Case Western Reserve Distinguished Lecture Named in Honor of Business and
Community Leader F. Joseph Callahan Jr.

University Trustee and family celebrate father's
influential role in industry

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At yesterday evening's Distinguished Lecture event, President Barbara R. Snyder announced a $1.25 million leadership gift from the Callahan family to endow the university's annual Distinguished Lecture in honor of Francis Joseph Callahan Jr.

"We believe that naming the Distinguished Lecture in honor of my father is a fitting way to pay tribute to the legacy of Joe Callahan—a man dedicated to distinction in all he does," said Cornelia Callahan Richards, Callahan's daughter and co-trustee of the Callahan Family Foundation.

Joe Callahan is chairman emeritus of Swagelok, a leading fluid system manufacturer headquartered in Solon, Ohio. After graduating from the Naval Academy, serving as project officer on the world's first nuclear submarine, the USS Nautilus, and earning two engineering degrees from the Massachusetts Institute of Technology, Joe Callahan began his Swagelok career in 1958 at what was then Crawford Fitting. Joe Callahan quickly rose to the top of the organization and instilled his overall philosophy of respect and quality service. He amassed 23 patents in his 40 years at the firm, and Swagelok companies grew to more than $1 billion in annual sales. Read more.

Campus News

The University Center on Aging in Health is accepting nominations for the Marie Haug Student Award. The fund was established in 1990 to honor Haug on her 75th birthday, and for her pioneering work in aging-related education and research at Case Western Reserve. She founded the University Center on Aging and Health in 1978. The award is presented annually to graduate students who are completing their studies and have demonstrated excellence in their aging studies. The nomination deadline is April 9.

The Phase I Clinical Trials Unit of the Division of Infectious Diseases is looking for healthy volunteers to sign up for a database to learn about healthy volunteer studies. Volunteers must be between 18-45 years old. Sign up at http://id.clevelandactu.org/volunteer. Contact vaccinecenter@case.edu or call 368-2003 for more information.

For Faculty and Staff changes here

"Case Employee Lunch at Weatherhead: An Opportunity for Case Western Employees to Learn About Weatherhead's Graduate Programs" will take place from noon to 1 p.m., Tuesday, March 30, at the Peter B. Lewis Building, Room 258. Employees are invited to learn how Weatherhead School of Management programs might meet their learning and professional objectives, and how to utilize the tuition benefit. The luncheon will feature information on the following: the Weatherhead Part-Time MBA, the Executive MBA (EMBA) and the Master for Positive Organizational Development and Change (MPOD). Lunch will be followed by a welcome and introduction to each program. The event will include short break-out sessions for each degree program, with staff on hand to answer questions. Register online.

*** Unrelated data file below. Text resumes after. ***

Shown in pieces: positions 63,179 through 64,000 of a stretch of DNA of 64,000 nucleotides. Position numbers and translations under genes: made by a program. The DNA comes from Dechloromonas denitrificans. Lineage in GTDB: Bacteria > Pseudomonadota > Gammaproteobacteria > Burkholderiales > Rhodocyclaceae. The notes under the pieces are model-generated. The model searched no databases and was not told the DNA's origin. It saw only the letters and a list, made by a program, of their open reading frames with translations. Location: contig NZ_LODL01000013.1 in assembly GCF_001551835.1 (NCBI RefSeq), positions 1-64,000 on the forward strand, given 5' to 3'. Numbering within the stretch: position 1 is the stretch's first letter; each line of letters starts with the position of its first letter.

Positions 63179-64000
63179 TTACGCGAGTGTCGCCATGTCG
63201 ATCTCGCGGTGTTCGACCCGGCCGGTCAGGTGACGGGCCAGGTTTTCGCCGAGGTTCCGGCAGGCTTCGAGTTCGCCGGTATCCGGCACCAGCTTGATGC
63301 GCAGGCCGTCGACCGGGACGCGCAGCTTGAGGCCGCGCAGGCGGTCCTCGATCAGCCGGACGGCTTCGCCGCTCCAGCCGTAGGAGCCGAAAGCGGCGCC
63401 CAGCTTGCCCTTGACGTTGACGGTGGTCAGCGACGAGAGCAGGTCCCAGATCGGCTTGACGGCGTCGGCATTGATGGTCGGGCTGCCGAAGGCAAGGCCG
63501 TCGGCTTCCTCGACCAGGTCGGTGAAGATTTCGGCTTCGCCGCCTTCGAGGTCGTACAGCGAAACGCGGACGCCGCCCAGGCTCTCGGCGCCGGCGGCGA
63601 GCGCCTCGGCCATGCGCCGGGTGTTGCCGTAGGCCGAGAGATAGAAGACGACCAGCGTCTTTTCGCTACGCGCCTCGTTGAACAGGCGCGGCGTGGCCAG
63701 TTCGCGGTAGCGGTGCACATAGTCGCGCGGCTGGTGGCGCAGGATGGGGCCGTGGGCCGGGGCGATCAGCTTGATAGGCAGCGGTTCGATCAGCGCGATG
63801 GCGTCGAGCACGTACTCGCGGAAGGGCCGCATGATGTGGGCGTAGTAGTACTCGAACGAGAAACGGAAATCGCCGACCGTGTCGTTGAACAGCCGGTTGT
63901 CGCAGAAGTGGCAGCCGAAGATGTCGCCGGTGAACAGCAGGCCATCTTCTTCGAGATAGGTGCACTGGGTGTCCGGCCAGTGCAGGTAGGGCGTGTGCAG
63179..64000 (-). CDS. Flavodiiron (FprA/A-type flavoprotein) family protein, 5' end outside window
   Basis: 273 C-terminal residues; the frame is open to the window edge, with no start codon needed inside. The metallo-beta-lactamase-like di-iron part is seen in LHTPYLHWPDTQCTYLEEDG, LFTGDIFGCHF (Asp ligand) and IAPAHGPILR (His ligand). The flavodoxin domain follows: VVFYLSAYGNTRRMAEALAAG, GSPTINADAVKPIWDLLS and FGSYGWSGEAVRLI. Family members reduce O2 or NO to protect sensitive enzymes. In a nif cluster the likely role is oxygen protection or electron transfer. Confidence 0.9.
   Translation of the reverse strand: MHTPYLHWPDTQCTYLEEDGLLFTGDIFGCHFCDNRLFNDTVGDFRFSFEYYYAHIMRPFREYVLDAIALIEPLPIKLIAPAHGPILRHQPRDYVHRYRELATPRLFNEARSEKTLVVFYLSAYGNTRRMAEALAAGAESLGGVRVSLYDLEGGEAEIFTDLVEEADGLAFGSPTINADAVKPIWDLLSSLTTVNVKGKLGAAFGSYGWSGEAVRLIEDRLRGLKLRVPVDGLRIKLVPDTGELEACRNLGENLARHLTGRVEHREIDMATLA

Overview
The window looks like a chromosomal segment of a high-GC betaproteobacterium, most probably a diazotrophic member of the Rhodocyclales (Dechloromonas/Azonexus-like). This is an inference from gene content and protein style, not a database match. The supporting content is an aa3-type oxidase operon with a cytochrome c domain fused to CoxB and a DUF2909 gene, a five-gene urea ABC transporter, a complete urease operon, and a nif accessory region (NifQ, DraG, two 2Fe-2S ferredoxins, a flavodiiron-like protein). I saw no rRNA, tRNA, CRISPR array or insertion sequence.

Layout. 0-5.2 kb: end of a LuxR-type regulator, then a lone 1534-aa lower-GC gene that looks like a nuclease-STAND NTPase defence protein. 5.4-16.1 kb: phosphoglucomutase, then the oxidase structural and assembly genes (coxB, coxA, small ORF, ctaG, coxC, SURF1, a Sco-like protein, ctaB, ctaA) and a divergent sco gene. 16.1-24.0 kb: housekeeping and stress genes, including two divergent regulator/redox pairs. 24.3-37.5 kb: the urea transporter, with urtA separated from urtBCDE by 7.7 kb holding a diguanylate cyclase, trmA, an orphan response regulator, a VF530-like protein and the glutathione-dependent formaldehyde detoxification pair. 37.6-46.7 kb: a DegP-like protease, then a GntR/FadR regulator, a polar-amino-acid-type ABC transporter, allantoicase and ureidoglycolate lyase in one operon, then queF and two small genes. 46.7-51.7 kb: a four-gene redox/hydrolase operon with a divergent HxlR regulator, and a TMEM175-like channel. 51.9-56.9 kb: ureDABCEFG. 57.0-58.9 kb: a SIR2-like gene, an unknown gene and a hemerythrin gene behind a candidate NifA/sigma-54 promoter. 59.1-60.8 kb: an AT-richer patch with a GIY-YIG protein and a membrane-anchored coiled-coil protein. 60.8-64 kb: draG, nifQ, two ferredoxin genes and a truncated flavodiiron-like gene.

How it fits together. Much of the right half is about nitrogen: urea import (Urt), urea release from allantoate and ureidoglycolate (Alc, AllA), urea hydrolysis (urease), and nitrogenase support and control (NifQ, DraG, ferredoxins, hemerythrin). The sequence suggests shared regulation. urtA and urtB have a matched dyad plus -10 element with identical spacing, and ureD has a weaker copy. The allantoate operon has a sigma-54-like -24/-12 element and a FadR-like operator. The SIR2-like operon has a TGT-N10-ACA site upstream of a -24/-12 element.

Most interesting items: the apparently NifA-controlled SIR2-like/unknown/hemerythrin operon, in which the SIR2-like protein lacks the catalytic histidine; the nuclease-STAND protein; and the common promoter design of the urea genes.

For Students

The College of Arts and Sciences announces the National Science Foundation-funded Robert Noyce Teacher Scholarship Program. Biology, chemistry, mathematics or physics majors interested in teaching in a high-needs school district, may be eligible for a four-week summer internship with a $1,700 stipend, or for a two-year, $30,000 tuition scholarship. The application deadline is Monday, April 5. Go online for complete details.

Customized diploma frames are being sold by MBA students for $99. Several frames, mats, and print colors are available. Send an e-mail to mxp231@case.edu for more information.

Applications are being accepted for the three-credit travel course to Ecuador. A Global and Cultural Diversity elective, the course is open to all undergraduate and graduate students. Travel dates are May 17-29. Contact Deborah R. Jacobson at 368-6014 for more information.

Events

President Barbara R. Snyder, Deputy Provost Lynn Singer, Vice President for Inclusion, Diversity and Equal Opportunity Marilyn Sanders Mobley, and Vice President for Student Affairs Glenn Nicholls, are scheduled to share their perspective on what it means to be an ally to the Lesbian, Gay, Bisexual, and Transgender (LGBT) community at 5:15 p.m. this evening in Thwing Center's 1914 Lounge. Each narrative will explore a distinct dimension of inclusion at Case Western Reserve. Contact Luke Nantz for more information.